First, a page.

i work for the denver post--as a sports photo editor--but i also contribute to the post's travel section blog, "free range," which is all things western (and beyond). my last post was about kayaking the green river through labyrinth & stillwater canyons: http://blogs.denverpost.com/travel/2012/04/25/sea-kayaking-utahs-gr... just so you can get some idea of what the site looks like.
earlier i posted a piece about running: http://blogs.denverpost.com/travel/2012/03/21/cool-running-special-...
what i'd like to do is write a piece about interval training.....6 x 15 steep hill repeats, 6 x 30's (i call them rollin' 30's) and best of all the 2 x 6's & 6 x 1's. god love 'em all.
anyway, i've heard the benefits of intervals for years and of course i feel them and all the good they do for me but i'd like to hear from other runners about them and possibly a professional opinion or two about what intervals really do as far as conditioning, fat burning, mental state. etc.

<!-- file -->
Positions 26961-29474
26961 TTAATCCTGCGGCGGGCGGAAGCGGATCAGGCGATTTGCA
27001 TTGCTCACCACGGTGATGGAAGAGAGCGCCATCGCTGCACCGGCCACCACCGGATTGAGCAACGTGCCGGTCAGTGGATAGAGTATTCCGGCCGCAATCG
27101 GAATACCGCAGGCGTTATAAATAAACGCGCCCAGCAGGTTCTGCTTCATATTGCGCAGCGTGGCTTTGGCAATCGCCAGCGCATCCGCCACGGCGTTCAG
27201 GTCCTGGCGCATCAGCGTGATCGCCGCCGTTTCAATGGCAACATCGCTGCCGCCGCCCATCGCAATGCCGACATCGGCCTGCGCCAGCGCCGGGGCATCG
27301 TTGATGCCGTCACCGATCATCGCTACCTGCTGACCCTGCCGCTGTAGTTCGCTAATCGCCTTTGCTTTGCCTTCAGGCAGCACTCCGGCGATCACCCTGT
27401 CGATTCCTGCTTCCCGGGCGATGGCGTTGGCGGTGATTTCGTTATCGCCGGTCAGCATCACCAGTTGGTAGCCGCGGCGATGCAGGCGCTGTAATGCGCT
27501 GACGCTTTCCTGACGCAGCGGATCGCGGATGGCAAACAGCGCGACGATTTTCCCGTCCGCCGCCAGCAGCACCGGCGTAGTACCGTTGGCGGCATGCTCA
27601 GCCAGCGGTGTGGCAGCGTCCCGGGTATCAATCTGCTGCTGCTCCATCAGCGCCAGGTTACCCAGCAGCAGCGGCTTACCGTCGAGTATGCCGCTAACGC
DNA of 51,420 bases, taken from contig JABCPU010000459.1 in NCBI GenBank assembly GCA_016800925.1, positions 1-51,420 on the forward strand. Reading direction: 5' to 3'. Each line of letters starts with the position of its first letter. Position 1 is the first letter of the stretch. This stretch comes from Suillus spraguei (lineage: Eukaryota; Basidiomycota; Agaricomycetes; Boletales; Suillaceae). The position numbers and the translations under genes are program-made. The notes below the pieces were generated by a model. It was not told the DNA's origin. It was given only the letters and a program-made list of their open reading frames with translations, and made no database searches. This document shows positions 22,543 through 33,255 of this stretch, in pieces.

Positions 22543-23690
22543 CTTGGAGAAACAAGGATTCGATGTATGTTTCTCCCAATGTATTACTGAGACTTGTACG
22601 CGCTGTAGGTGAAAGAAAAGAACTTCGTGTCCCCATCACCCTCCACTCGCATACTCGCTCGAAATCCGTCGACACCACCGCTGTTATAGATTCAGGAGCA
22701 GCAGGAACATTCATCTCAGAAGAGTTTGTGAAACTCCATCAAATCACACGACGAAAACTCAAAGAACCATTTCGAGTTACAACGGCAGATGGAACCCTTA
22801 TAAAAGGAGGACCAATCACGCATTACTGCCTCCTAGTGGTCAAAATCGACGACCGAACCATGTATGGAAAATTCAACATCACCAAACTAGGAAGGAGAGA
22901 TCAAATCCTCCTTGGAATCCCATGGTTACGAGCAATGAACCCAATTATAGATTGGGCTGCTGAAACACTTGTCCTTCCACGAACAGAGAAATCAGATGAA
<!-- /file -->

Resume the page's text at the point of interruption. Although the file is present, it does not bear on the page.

I think that part of the idea is to repeatedly take your muscle cells past their aerobic limit, so that they respond by building more of the structures they need to increase their aerobic limit - more mitochondria, more respiratory enzymes, more capacity for dealing with lactate, and so on. But I'm remembering this fairly hazily so double check!
Personally they have increased my overall endurance and speed. I was always sort of a "slow twitch" muscle fiber runner...if that makes any sense. My body was geared and knew how to run slow forever. Since starting intervals my body is learning how to run fast...or at least fast for me. Intervals recruit "fast twitch" fibers and also fatigue muscles requiring recruitement of accessory muscles and stabilizers strengthening the whole core. I've noticed since doing intervals I have more defined core muscle groups. I am becoming a stronger, more well rounded runner. Mentally it teaches me to push through.
hey lori thanks!
I agree with A. Lydiard. His training philosophy was: a lot of aerobic runs in first base, 4 weeks of strength work followed by a maximum of 4 weeks of anaerobic training before important race. He used this for 800 metres athlete but a marathoner too.